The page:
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Author Topic: how will lightning users find compatible payment channels?  (Read 982 times)
cbeast (OP)
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April 15, 2015, 09:33:51 AM
Merited by ETFbitcoin (2)
 #1

If larger amounts are transmitted and they want to use payment channels, but the other party doesn't have enough to credit in another channel because they already have large channels open, then how will they find channels capable of linking them? It seems like a 6 Degrees of Cheryl's Birthday problem.

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Mashuri
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April 15, 2015, 10:30:08 PM
Merited by ETFbitcoin (1)
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Couldn't it just be broken up into a bunch of small transactions instead?  In the lightning network it would still get through pretty fast, and with arguably less risk (only the currently "active" small transaction is at risk of failing).  When faced with a narrow data bus, up the frequency. Smiley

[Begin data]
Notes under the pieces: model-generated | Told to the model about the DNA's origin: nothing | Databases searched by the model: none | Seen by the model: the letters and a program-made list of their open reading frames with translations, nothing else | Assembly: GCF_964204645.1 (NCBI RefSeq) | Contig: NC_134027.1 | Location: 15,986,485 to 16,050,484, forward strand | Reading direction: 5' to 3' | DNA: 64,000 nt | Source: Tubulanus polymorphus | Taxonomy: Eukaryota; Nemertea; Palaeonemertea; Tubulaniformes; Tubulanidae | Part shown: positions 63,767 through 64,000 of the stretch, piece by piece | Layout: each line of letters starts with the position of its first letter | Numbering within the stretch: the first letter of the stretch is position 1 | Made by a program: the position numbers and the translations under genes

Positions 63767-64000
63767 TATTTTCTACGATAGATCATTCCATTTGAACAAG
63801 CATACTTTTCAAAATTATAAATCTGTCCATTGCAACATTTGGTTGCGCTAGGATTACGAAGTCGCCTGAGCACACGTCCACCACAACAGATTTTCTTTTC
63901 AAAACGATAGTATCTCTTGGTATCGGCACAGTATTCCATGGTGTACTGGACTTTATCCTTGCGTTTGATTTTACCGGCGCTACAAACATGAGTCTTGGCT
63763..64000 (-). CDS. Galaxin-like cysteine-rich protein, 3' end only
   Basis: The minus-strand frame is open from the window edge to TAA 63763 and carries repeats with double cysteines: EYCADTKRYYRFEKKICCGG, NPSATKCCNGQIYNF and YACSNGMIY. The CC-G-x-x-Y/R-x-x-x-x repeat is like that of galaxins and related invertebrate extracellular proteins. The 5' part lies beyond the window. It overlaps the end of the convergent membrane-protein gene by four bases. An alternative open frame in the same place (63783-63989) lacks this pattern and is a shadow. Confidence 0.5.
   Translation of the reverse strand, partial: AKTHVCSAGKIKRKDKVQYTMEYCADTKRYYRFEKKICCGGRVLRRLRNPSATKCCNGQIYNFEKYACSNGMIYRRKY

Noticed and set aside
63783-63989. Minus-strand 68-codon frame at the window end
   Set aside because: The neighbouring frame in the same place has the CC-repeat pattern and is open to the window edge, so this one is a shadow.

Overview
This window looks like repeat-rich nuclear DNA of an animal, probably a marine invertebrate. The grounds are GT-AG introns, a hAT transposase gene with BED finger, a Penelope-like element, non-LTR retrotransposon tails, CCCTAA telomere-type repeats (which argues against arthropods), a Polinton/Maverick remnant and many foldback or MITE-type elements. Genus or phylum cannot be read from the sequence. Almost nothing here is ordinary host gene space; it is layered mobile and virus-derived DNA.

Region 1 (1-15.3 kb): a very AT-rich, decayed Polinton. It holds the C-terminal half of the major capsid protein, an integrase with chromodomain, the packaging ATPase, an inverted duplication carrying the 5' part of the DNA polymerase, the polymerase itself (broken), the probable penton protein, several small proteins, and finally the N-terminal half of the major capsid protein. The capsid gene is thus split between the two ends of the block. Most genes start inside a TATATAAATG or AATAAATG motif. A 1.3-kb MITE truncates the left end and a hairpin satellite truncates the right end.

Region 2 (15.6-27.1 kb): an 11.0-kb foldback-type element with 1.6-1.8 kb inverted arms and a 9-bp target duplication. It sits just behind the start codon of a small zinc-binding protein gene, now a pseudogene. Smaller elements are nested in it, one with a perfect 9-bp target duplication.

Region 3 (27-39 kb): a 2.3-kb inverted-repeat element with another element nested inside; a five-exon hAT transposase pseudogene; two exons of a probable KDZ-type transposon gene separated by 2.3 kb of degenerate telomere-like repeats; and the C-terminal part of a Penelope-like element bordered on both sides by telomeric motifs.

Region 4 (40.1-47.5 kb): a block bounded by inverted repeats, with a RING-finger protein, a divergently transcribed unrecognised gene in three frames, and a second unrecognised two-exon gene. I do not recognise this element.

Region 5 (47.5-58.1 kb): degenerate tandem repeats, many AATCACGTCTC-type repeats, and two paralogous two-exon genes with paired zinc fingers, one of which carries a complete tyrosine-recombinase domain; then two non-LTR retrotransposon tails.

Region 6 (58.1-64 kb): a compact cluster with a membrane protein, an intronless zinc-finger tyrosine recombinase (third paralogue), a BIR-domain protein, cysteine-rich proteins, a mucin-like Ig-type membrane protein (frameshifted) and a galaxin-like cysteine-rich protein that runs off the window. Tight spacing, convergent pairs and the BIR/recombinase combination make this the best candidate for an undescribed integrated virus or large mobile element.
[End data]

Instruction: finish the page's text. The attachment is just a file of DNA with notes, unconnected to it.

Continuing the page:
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April 15, 2015, 10:54:31 PM
 #3

Couldn't it just be broken up into a bunch of small transactions instead?  In the lightning network it would still get through pretty fast, and with arguably less risk (only the currently "active" small transaction is at risk of failing).  When faced with a narrow data bus, up the frequency. Smiley
That would require closing the contract and paying mining fees. If mining fees go up substantially, then you end up paying a lot more. The point of Lightning is to rarely pay mining fees.

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April 15, 2015, 11:22:31 PM
Merited by ETFbitcoin (1)